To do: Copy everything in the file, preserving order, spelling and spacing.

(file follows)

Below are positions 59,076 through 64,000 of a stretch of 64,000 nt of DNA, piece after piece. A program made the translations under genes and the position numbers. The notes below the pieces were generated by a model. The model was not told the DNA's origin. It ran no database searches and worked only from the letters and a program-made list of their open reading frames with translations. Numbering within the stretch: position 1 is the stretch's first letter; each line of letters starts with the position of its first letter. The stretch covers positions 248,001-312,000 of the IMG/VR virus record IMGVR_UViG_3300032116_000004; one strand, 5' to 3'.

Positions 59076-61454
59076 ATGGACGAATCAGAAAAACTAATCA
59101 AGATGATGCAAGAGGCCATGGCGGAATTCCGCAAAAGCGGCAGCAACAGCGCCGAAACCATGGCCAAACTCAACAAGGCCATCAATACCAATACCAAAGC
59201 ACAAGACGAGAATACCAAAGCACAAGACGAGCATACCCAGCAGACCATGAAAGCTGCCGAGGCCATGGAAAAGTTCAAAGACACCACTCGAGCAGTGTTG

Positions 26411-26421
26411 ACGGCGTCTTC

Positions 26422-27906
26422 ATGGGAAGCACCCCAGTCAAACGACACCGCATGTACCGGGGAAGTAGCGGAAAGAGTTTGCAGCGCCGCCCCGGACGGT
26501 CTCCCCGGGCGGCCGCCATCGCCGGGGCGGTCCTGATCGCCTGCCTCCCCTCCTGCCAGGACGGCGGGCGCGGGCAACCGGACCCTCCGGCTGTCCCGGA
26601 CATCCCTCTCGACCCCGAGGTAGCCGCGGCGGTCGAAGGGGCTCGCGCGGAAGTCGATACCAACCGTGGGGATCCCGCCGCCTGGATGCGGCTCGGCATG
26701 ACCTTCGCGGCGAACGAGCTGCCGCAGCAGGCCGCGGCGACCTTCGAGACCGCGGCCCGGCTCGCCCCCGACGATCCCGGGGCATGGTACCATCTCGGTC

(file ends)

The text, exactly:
Below are positions 59,076 through 64,000 of a stretch of 64,000 nt of DNA, piece after piece. A program made the translations under genes and the position numbers. The notes below the pieces were generated by a model. The model was not told the DNA's origin. It ran no database searches and worked only from the letters and a program-made list of their open reading frames with translations. Numbering within the stretch: position 1 is the stretch's first letter; each line of letters starts with the position of its first letter. The stretch covers positions 248,001-312,000 of the IMG/VR virus record IMGVR_UViG_3300032116_000004; one strand, 5' to 3'.

Positions 59076-61454
59076 ATGGACGAATCAGAAAAACTAATCA
59101 AGATGATGCAAGAGGCCATGGCGGAATTCCGCAAAAGCGGCAGCAACAGCGCCGAAACCATGGCCAAACTCAACAAGGCCATCAATACCAATACCAAAGC
59201 ACAAGACGAGAATACCAAAGCACAAGACGAGCATACCCAGCAGACCATGAAAGCTGCCGAGGCCATGGAAAAGTTCAAAGACACCACTCGAGCAGTGTTG

Positions 26411-26421
26411 ACGGCGTCTTC

Positions 26422-27906
26422 ATGGGAAGCACCCCAGTCAAACGACACCGCATGTACCGGGGAAGTAGCGGAAAGAGTTTGCAGCGCCGCCCCGGACGGT
26501 CTCCCCGGGCGGCCGCCATCGCCGGGGCGGTCCTGATCGCCTGCCTCCCCTCCTGCCAGGACGGCGGGCGCGGGCAACCGGACCCTCCGGCTGTCCCGGA
26601 CATCCCTCTCGACCCCGAGGTAGCCGCGGCGGTCGAAGGGGCTCGCGCGGAAGTCGATACCAACCGTGGGGATCCCGCCGCCTGGATGCGGCTCGGCATG
26701 ACCTTCGCGGCGAACGAGCTGCCGCAGCAGGCCGCGGCGACCTTCGAGACCGCGGCCCGGCTCGCCCCCGACGATCCCGGGGCATGGTACCATCTCGGTC